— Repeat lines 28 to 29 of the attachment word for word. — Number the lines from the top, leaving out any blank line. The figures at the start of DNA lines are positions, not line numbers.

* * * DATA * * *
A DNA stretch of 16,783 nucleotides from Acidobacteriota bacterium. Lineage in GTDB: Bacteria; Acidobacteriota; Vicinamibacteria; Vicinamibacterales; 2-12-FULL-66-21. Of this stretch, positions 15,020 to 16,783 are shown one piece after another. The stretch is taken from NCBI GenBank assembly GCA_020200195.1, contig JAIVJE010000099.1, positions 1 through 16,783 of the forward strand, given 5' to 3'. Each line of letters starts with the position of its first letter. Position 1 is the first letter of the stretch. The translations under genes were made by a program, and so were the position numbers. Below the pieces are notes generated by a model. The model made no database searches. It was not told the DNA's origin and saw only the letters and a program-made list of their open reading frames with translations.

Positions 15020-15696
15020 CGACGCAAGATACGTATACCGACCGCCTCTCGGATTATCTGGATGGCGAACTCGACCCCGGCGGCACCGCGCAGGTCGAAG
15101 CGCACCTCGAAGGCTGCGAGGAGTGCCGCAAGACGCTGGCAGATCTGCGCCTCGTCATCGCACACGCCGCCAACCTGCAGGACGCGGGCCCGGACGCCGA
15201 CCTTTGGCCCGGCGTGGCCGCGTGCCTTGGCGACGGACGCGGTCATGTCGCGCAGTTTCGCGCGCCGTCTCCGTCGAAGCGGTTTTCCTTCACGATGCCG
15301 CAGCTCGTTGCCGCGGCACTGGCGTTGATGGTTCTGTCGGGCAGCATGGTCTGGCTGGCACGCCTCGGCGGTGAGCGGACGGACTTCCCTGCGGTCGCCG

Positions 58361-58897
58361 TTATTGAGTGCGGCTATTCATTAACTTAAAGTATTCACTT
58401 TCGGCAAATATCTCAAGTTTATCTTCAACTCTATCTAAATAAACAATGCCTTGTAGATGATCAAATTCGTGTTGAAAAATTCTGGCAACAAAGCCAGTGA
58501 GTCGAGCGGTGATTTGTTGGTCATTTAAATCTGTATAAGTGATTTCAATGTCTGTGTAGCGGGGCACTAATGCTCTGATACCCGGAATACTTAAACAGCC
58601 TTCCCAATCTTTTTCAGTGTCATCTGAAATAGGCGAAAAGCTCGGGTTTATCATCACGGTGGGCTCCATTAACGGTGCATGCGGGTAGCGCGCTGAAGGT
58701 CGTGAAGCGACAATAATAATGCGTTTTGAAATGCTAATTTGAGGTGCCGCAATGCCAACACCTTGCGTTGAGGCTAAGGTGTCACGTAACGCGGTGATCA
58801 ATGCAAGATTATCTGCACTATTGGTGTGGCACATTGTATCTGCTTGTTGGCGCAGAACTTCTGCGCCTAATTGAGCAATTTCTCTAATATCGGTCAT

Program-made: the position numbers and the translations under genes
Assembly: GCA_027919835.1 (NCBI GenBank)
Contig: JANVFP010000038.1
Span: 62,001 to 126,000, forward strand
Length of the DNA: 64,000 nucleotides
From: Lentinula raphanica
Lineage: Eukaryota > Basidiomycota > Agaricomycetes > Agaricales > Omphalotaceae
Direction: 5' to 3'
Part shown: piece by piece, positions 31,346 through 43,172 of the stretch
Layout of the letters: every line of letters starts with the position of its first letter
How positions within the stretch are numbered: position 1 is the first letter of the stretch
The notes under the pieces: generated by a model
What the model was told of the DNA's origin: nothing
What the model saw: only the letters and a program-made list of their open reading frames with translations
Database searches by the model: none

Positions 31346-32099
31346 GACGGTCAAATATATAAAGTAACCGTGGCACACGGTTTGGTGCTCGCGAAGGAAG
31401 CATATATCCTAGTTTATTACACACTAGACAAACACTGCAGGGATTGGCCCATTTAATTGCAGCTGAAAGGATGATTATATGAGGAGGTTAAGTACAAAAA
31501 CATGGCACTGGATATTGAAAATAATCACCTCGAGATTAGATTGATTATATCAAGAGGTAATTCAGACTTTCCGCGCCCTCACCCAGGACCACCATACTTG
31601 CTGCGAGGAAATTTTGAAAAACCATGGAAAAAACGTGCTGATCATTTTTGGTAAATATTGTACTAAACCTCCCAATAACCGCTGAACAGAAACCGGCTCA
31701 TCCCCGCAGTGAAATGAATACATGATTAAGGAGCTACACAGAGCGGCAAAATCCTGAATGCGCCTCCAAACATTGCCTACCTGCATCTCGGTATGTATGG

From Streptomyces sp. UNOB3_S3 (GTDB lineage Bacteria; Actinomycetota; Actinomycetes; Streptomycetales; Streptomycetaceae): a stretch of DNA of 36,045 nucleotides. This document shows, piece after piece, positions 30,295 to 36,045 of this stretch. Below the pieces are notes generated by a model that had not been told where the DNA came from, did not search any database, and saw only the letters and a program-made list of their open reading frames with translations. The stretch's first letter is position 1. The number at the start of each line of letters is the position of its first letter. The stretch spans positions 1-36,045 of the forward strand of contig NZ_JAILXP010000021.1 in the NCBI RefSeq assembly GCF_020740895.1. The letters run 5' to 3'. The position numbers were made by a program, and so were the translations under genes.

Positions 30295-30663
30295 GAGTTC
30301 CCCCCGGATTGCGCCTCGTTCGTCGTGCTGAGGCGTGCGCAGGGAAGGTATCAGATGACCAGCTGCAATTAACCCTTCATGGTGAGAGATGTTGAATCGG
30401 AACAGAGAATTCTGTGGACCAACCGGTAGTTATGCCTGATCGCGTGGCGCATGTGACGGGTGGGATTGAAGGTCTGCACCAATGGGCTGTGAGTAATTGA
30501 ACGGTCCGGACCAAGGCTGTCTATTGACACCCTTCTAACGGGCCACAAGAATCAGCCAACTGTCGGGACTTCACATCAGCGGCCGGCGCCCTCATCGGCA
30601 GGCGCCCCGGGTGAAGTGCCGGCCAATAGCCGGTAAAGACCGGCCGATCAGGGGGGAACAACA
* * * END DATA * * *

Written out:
Database searches by the model: none

Positions 31346-32099